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Celebrating a high-flying past

Laura Sturza

Burbank’s airport began capturing people’s imaginations with the

prospect of flying to unexplored places when it opened 73 years ago,

and its rich past was celebrated at a party honoring the city’s


contribution to 100 years of aviation history.

The aviation industry was launched when Orville Wright piloted the

first successful flight Dec. 17, 1903, in Kitty Hawk, N.C., and

celebrations of that achievement are happening throughout the


country. Burbank’s party Thursday recognized the airport’s 73 years

of carrying passengers to their desired destinations and building

military and commercial planes.

The airport was the area’s main commercial airport from 1930 to

1946, and was home to Lockheed Corp. when it built the world’s

fastest plane -- the SR-71 Blackbird.

“I think every person who lives in Burbank should be proud that

the world’s fastest airplane was designed right here in Burbank,”


said resident Robert Gilliland, 75, a Blackbird test pilot.

The dangerous job meant facing multiple emergencies like

hydraulic, engine and landing failures while perfecting the spy

plane. The plane holds the world’s speed record of 3.2 mach, which is

more than three times the speed of sound, is faster than a sniper’s

bullet and will get a pilot from Palmdale to Florida in one hour,

Gilliland said.

Hangar 34 at Burbank-Glendale-Pasadena Airport was filled with


Burbank aviation pioneers like Gilliland, women dressed in flight

attendant uniforms dating from the 1930s to today, public officials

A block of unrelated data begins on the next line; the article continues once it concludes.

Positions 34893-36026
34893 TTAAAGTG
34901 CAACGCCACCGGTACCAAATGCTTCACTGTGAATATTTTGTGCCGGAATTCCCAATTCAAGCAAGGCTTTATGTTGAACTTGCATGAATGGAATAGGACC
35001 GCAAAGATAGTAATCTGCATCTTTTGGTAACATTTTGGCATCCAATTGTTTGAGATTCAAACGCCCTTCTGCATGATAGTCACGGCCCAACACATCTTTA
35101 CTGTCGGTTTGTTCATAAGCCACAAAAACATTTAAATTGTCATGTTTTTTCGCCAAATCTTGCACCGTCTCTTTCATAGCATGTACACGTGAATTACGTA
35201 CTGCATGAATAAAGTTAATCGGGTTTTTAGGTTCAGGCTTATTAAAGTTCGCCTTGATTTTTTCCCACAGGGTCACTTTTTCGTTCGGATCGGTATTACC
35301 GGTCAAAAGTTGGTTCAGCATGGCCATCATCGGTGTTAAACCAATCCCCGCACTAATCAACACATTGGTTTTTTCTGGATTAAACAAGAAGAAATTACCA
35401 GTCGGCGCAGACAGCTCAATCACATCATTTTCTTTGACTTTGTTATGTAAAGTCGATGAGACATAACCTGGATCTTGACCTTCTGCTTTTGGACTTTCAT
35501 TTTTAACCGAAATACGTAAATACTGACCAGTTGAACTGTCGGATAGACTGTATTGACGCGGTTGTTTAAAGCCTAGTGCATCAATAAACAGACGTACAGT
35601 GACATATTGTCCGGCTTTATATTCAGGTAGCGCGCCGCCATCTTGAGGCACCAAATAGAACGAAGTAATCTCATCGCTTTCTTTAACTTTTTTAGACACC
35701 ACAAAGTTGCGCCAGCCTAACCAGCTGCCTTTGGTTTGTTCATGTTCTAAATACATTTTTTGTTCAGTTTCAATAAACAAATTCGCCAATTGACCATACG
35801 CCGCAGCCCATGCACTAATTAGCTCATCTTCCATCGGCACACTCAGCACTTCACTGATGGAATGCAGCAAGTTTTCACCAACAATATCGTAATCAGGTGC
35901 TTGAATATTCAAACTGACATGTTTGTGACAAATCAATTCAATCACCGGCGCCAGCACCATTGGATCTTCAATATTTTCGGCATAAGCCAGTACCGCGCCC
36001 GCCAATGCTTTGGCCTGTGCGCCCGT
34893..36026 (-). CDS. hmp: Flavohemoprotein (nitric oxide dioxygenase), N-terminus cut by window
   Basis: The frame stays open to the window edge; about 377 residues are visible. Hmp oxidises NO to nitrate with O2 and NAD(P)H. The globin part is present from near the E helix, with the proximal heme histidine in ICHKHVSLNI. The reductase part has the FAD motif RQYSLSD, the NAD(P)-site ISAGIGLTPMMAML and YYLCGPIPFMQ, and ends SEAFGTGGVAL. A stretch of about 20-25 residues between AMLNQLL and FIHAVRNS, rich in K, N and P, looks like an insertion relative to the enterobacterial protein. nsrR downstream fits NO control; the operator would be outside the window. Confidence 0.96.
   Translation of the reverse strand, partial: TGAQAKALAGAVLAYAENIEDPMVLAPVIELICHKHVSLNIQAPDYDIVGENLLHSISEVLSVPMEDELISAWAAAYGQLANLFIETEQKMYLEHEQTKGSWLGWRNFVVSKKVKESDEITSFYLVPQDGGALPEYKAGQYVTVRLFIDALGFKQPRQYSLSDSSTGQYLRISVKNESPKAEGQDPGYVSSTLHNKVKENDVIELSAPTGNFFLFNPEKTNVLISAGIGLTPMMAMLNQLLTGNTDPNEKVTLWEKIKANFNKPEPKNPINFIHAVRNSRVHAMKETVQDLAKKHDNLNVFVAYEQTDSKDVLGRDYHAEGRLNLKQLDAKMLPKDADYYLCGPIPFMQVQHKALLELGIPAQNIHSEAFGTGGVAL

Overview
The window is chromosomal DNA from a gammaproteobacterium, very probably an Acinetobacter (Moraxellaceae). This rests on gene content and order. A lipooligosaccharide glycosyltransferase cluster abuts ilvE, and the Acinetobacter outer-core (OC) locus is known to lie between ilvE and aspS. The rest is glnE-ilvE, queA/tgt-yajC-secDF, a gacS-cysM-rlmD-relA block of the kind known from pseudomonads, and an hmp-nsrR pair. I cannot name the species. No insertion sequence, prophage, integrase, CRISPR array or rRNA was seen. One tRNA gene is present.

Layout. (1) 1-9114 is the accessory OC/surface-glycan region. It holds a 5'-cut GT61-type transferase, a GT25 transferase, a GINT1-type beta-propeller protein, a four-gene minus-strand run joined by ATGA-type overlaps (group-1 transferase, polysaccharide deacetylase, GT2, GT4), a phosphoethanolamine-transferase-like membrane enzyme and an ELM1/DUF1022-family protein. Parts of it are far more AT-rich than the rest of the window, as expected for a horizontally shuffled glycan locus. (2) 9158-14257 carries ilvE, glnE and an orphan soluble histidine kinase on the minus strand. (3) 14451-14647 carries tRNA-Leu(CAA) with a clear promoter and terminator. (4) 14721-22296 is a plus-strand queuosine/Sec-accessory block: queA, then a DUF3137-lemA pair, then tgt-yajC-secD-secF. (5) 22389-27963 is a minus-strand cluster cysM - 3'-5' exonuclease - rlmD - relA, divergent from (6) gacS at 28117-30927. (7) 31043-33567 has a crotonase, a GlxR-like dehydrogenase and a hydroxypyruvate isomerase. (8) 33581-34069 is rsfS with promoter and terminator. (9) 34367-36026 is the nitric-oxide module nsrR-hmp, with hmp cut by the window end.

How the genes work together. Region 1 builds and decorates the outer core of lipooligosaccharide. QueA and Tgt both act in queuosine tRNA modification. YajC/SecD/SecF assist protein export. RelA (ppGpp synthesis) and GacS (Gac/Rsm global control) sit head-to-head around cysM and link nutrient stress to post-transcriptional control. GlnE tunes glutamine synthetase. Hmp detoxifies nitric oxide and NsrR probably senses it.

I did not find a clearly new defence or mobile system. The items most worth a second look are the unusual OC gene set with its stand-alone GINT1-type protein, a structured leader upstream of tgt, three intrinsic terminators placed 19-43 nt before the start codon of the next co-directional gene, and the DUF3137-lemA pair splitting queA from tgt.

and, of course, airplanes, including a Bushmaster Tri-motor, a P-40

Flying Tiger and a Stearman biplane.

David Simmons’ early interest in flight led to regular visits to

the airport on his motorcycle. He was 14 when he attended the

facility’s May 30, 1930, dedication as United Airport.

“I saw Amelia Earhart out quite a bit,” Simmons said. “I’d see her

out in the coffee shop in the ‘30s when I’d ride my cycle around the


Simmons also got his hair cut on a day when Charles Lindbergh was

having his shoes shined at the airport’s barber shop. Simmons worked

for the airport as operations manager and president, and has the pen

used to “sign away” the facility from Lockheed Air Terminal to the

three cities in 1978.

Former mayor Bill Rudell, 63, was a key player in negotiating that

sale, and became one of Burbank’s first airport commissioners.

“Our ultimate goal was to preserve the airport as part of the

national air transportation system, and to continue to derive the

economic benefits that are attributable to a commercial air carrier

airport,” Rudell said.